As part of my post for the latest T-SQL Tuesday, I talked about community scripts. One of these scripts was by Jana Sattainathan ( blog | twitter ) and it was to do with finding tables with similar table structure. This is a great script for initially finding the tables and something that I am not sure that I would have thought of!

However, do me a favour and in your favourite search engine, do a search for “stackoverflow sql server wide tables” (Google search included for your benefit).

For some reason, people have a slight fascination with wwwwwiiiiiiiiddddeeeee tables!

So thanks to the excellent work done by Jana, you have now identified the tables with similar structure, but what about if we want to know which column names match exactly?

I recently had this problem with consolidating copies of tables of medium to wide length in a database and needed to know. So I created a little snippet of code to help me out and I present it to you, in all of it’s unashamed vulnerability, in the hope that it can help you out.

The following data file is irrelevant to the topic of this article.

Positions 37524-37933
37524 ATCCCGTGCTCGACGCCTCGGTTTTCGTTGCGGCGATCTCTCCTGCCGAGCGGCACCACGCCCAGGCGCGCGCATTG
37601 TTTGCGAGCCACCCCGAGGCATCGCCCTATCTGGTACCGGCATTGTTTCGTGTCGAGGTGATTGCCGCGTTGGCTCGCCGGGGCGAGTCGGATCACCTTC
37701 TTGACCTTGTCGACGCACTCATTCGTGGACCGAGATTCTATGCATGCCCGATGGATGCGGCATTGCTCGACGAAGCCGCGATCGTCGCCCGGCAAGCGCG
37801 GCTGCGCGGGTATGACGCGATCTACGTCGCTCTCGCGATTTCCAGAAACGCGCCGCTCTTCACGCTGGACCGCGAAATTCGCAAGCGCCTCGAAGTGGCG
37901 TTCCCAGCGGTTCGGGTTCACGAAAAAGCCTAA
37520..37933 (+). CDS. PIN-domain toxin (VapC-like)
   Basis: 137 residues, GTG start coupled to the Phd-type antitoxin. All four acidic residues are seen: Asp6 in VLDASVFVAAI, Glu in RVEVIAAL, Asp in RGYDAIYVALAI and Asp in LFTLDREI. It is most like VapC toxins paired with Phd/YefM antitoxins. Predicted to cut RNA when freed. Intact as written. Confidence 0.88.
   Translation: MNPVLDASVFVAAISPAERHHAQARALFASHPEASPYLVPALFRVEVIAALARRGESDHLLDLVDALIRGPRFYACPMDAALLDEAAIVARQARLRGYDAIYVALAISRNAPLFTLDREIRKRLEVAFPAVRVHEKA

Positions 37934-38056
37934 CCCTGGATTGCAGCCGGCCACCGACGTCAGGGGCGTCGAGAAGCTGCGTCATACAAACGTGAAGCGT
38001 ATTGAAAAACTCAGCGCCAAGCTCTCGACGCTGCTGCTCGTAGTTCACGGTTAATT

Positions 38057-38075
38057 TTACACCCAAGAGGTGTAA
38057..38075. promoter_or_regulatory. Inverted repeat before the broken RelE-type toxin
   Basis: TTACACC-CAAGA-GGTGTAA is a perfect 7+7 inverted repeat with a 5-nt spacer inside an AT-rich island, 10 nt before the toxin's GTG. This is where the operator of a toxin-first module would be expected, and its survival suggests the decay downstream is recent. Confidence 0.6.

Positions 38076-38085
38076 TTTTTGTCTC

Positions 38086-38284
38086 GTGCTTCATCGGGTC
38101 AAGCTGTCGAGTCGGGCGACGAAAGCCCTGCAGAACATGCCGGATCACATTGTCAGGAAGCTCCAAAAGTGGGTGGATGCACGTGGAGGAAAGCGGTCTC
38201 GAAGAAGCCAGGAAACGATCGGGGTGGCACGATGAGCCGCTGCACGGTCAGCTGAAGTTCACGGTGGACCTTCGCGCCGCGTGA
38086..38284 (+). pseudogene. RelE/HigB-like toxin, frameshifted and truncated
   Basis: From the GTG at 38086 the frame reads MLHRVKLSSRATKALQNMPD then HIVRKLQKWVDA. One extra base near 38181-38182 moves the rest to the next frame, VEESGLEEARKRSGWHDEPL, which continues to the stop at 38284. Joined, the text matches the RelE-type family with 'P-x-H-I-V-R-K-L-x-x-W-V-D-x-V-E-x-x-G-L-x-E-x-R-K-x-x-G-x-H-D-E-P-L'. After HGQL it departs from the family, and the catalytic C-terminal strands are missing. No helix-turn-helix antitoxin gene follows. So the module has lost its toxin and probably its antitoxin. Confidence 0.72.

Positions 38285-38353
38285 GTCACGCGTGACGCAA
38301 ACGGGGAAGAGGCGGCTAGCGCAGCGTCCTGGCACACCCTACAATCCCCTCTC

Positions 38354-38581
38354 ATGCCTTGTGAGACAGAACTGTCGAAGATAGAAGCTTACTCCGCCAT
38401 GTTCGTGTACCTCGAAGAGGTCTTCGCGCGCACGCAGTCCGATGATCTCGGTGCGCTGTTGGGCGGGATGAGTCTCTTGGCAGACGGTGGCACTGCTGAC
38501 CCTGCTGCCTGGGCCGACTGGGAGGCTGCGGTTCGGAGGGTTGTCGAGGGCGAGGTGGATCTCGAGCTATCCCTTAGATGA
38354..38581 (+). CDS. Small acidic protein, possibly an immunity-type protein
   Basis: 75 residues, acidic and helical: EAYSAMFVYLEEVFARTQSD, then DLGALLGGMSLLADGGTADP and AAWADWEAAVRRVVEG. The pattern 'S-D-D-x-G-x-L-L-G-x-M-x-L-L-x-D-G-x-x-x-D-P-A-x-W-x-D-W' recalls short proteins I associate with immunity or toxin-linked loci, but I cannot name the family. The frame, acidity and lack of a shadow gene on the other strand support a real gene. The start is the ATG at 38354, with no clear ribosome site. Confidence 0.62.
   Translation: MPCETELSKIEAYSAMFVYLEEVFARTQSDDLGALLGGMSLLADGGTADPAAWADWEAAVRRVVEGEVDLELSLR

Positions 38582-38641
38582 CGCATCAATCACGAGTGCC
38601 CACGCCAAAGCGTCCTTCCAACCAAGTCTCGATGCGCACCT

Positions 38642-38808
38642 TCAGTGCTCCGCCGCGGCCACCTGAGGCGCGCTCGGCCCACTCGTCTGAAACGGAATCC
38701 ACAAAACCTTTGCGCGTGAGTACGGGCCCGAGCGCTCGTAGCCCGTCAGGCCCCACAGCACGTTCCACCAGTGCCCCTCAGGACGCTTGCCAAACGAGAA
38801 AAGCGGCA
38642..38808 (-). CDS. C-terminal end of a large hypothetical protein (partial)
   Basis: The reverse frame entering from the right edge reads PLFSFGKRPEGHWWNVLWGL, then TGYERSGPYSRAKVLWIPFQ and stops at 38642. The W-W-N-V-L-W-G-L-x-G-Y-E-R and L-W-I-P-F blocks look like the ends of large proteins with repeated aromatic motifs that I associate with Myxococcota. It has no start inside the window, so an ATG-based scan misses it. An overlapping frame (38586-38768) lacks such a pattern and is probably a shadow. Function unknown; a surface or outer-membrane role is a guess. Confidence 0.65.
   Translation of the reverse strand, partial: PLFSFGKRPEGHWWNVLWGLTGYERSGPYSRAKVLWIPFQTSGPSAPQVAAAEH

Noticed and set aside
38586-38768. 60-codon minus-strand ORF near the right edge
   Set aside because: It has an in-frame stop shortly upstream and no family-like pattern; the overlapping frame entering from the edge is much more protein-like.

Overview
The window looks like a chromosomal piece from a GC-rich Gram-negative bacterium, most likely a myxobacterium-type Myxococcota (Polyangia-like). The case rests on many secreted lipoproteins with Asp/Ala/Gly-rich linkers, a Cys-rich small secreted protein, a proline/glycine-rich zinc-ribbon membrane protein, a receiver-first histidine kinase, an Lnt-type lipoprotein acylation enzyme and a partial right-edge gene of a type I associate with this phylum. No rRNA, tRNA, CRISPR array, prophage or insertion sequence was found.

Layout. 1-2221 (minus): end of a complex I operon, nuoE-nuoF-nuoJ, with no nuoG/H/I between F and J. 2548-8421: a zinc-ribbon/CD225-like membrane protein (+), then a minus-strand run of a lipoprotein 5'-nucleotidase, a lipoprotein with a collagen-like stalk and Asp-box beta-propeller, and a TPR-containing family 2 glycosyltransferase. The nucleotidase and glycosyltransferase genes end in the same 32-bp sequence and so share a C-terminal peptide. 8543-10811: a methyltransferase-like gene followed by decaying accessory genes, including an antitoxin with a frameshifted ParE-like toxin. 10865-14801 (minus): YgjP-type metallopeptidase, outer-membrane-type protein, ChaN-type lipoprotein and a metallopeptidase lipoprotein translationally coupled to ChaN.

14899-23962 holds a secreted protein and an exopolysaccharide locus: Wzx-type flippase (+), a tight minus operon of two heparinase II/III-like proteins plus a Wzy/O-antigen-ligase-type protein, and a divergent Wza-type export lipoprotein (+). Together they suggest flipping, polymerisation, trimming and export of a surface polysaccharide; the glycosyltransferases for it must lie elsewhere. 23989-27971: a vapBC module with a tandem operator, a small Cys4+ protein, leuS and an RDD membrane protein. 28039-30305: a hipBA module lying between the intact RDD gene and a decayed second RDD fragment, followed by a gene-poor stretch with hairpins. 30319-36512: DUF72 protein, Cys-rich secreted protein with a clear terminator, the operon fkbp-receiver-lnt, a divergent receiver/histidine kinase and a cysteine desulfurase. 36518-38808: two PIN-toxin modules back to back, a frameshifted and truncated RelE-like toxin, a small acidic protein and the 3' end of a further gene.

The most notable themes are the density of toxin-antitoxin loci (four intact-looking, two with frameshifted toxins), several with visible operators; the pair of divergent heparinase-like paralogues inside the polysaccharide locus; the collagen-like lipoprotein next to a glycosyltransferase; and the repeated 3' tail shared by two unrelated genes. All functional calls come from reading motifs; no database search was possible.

Be warned: Thar be PIVOTs ahead!

Ahoy, matey!

So we’ve got two tables that are slightly different, not completely different (hey, they could be) but different enough to be similar without matching… (differently similar?)

Our task is to find out which columns are in both tables, which columns are only in 1 table, and which columns are only in the other.

Now this isn’t so bad manually, especially if you only need to do this once, maybe twice. What happens though if you need to do it with multiple pairs of tables? Or multiple pairs of wide tables like our search engines showed us above?

So let us do what all DBAs should do when they have a repetitive, manual task stopping them from doing more fun important things: Automate it away!

Avast Ye!

Our two tables are as follows:

CREATE TABLE dbo.DifferenceTable01